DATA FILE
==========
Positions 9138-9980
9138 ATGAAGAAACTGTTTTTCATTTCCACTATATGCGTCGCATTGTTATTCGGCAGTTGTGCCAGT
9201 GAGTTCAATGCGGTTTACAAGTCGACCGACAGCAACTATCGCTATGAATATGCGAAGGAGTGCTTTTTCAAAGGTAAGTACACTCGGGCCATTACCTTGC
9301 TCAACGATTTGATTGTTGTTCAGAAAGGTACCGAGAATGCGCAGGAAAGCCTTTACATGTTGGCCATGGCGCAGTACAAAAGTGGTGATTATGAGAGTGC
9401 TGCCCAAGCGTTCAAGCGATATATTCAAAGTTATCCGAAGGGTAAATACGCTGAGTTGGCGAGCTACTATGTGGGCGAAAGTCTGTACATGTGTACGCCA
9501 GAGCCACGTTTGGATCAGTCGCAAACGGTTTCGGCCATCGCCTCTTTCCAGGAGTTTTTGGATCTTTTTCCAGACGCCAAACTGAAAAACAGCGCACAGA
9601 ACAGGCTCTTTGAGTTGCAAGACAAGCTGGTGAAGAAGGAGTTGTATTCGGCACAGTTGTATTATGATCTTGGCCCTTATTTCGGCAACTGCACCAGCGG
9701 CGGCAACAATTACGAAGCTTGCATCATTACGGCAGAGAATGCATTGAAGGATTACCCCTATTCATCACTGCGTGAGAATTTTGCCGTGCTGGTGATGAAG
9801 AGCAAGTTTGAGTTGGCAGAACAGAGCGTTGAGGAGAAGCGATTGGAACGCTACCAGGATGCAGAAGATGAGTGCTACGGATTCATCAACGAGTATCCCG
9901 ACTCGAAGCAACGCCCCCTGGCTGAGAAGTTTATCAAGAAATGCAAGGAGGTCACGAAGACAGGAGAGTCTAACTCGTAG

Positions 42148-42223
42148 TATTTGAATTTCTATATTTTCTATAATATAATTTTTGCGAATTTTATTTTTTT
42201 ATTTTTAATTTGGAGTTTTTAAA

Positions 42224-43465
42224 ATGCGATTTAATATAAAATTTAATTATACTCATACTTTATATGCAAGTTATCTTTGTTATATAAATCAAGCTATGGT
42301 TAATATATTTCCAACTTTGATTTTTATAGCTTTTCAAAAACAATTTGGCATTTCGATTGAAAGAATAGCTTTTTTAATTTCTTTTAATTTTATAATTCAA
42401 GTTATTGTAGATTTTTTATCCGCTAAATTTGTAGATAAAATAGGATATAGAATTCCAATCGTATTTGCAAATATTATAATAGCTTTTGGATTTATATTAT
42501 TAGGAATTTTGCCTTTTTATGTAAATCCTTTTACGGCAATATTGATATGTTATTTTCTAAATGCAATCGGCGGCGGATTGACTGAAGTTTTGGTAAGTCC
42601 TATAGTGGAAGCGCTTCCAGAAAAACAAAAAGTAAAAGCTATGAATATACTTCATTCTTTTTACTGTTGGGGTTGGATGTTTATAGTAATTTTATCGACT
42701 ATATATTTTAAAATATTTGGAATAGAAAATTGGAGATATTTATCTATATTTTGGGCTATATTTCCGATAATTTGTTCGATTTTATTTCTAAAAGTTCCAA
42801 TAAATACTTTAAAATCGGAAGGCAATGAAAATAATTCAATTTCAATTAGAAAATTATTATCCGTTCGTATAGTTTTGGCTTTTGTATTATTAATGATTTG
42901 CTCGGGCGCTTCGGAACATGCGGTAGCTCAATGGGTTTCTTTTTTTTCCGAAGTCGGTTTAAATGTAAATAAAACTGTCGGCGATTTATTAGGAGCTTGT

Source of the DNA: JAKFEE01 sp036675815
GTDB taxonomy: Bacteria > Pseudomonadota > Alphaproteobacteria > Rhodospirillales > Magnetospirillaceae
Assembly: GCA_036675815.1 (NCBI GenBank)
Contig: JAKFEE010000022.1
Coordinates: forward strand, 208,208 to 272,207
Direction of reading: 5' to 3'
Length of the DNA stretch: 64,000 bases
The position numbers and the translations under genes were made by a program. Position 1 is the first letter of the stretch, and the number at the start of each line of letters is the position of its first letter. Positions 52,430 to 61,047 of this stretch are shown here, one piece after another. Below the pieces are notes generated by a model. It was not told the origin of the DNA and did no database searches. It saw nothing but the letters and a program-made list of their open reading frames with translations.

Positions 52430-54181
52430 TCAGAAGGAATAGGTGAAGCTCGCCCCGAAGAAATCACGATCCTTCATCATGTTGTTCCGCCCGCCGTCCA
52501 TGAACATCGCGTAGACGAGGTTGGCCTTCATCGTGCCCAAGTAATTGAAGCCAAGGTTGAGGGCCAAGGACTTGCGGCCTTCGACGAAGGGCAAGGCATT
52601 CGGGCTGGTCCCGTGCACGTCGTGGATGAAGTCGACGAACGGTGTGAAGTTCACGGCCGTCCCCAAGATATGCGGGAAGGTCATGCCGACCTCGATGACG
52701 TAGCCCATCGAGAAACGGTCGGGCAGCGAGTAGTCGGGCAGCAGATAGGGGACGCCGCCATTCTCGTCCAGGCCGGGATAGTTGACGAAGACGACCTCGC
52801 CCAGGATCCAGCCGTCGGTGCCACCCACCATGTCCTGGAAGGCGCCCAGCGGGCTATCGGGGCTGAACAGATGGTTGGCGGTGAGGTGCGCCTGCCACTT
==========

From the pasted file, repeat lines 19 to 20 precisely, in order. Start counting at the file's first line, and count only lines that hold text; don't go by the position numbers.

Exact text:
42601 TATAGTGGAAGCGCTTCCAGAAAAACAAAAAGTAAAAGCTATGAATATACTTCATTCTTTTTACTGTTGGGGTTGGATGTTTATAGTAATTTTATCGACT
42701 ATATATTTTAAAATATTTGGAATAGAAAATTGGAGATATTTATCTATATTTTGGGCTATATTTCCGATAATTTGTTCGATTTTATTTCTAAAAGTTCCAA